“Your hand opens and closes, opens and closes. If it were always a fist or always stretched open, you would be paralyzed.”— Jelaluddin Rumi

We found this bee sound asleep on the flower. When she awoke, she continued her wonderful work.

I read a study performed by a team at the University of Rochester Medical Center. It confirmed what most of us understand intuitively. The researchers found that sleep is analogous to rebooting a computer which has been running too many processes for too long.

These researchers discovered that sleep cleanses the brain of toxins. This detox process aids in fixing the brain’s memory and improves the quality of a person’s ability to learn.

It also greatly decreases the likelihood of mistakes in creative work.  I have found in my own work in writing software that working too many hours results in more mistakes – mistakes that made the project take longer. If I had taken the time to sleep more, the project would have finished sooner.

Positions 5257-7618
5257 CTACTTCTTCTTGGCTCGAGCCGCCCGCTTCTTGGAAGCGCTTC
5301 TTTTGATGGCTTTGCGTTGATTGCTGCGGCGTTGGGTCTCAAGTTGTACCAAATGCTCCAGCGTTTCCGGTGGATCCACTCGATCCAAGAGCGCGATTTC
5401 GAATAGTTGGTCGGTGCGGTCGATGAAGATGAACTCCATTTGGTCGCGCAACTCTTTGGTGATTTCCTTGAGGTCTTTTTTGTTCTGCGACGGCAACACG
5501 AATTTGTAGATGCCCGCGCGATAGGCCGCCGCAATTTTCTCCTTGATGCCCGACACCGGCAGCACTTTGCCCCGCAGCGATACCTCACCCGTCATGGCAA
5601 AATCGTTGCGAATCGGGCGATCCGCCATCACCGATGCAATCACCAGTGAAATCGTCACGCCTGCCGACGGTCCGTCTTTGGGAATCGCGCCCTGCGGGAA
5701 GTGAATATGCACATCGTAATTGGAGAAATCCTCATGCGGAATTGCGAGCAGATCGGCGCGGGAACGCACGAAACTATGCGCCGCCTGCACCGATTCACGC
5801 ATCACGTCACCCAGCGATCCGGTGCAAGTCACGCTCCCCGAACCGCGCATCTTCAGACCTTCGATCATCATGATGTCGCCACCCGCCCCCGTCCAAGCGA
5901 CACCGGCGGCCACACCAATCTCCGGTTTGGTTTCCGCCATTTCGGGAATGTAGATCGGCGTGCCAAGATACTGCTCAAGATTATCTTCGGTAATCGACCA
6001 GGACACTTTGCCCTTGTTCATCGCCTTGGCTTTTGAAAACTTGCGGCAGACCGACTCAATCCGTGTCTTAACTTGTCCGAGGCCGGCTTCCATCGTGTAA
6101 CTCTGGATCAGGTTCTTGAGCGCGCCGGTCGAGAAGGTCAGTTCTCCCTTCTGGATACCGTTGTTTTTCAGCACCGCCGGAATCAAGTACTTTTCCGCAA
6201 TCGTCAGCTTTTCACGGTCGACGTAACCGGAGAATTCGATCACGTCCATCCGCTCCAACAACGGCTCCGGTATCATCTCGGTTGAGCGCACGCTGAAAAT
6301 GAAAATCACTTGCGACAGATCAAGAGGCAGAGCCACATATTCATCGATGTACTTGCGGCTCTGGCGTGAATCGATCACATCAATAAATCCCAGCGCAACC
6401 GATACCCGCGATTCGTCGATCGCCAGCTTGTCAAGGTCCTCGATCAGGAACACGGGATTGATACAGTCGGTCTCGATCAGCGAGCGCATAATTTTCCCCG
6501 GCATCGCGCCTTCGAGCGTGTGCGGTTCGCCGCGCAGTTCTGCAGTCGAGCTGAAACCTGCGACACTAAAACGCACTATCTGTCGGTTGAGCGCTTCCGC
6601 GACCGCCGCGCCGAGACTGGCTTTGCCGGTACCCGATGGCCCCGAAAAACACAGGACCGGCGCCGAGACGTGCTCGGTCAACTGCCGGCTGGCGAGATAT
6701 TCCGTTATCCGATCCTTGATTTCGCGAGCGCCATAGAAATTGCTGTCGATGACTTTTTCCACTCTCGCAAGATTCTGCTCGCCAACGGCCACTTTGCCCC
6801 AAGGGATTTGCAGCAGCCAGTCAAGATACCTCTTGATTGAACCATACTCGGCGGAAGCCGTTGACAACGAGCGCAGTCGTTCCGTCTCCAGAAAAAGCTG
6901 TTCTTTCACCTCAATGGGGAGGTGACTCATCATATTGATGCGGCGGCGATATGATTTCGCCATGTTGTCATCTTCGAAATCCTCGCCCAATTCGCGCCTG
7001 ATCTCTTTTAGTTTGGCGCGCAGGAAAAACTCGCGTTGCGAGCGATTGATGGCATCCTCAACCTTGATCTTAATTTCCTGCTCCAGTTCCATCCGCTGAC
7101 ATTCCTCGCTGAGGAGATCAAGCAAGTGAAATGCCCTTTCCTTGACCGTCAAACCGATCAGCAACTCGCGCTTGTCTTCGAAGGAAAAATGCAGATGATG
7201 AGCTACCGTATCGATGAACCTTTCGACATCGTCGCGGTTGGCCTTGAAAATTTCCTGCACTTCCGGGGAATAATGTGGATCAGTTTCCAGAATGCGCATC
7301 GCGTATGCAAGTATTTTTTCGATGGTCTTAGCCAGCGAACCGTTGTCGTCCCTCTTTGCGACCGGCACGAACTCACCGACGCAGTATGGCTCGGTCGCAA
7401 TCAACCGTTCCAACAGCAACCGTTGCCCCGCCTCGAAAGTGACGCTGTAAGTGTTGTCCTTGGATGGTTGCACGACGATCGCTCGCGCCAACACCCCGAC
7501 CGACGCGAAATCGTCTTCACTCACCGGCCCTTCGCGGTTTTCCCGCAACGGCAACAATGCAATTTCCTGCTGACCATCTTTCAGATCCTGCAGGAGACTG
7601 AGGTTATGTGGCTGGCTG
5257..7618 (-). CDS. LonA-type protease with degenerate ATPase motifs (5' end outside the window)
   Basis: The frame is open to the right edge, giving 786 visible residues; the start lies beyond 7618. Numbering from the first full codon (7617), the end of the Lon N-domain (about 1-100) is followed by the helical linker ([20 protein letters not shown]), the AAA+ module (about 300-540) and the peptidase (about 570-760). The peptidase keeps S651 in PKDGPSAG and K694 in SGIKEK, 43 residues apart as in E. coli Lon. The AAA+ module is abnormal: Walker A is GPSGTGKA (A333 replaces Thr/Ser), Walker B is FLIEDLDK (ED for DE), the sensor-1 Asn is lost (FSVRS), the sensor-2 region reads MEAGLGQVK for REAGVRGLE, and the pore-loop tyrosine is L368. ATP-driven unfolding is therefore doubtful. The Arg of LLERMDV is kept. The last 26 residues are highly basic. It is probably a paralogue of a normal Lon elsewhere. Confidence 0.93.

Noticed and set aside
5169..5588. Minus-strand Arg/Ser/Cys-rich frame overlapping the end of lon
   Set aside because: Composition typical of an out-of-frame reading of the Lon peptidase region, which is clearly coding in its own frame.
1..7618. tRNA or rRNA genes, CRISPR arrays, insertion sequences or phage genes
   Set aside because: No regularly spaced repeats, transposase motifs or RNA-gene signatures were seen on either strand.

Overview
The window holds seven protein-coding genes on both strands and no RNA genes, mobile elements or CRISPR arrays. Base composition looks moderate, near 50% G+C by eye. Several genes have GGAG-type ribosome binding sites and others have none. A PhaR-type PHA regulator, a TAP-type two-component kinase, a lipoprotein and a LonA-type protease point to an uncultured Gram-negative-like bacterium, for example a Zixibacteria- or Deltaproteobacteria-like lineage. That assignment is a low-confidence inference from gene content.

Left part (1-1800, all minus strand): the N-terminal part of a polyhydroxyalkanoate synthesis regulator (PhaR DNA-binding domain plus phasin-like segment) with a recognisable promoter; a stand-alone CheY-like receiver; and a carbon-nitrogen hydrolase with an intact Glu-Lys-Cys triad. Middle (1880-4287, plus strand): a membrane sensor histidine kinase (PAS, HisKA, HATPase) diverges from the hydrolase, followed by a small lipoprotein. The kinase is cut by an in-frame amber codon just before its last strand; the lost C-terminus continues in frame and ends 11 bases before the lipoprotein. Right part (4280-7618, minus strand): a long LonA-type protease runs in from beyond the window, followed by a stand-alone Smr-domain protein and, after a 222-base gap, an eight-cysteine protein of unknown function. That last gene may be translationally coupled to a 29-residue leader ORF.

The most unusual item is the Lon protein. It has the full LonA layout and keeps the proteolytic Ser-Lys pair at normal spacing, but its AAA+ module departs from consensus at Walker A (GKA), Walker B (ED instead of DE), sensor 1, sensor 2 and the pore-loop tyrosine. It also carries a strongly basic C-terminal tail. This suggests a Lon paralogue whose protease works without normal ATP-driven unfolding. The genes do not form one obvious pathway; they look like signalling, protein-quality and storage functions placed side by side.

Getting sleep, taking vacations, and conscientiously keeping your energy high is vital to exceptional leadership and exceptional work.

Would you rather follow someone who is trudging lethargically through work or someone leading a great cause with playfulness and joy?

Yours in the calm pursuit of excellence,

Alan Willett
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Untangling Impossible Problems

“All is big, until it is solved to become small.”— Mladen Đorđević

The task before us seemed impossible. The trumpet vine had grown vigorously on our trellis for twenty years. Then it had been lowered to the ground to make way for house repairs. Unanticipated circumstances meant that it had been on the ground, growing in a new direction, for two years. Now it was time to raise the vine to its former glorious heights.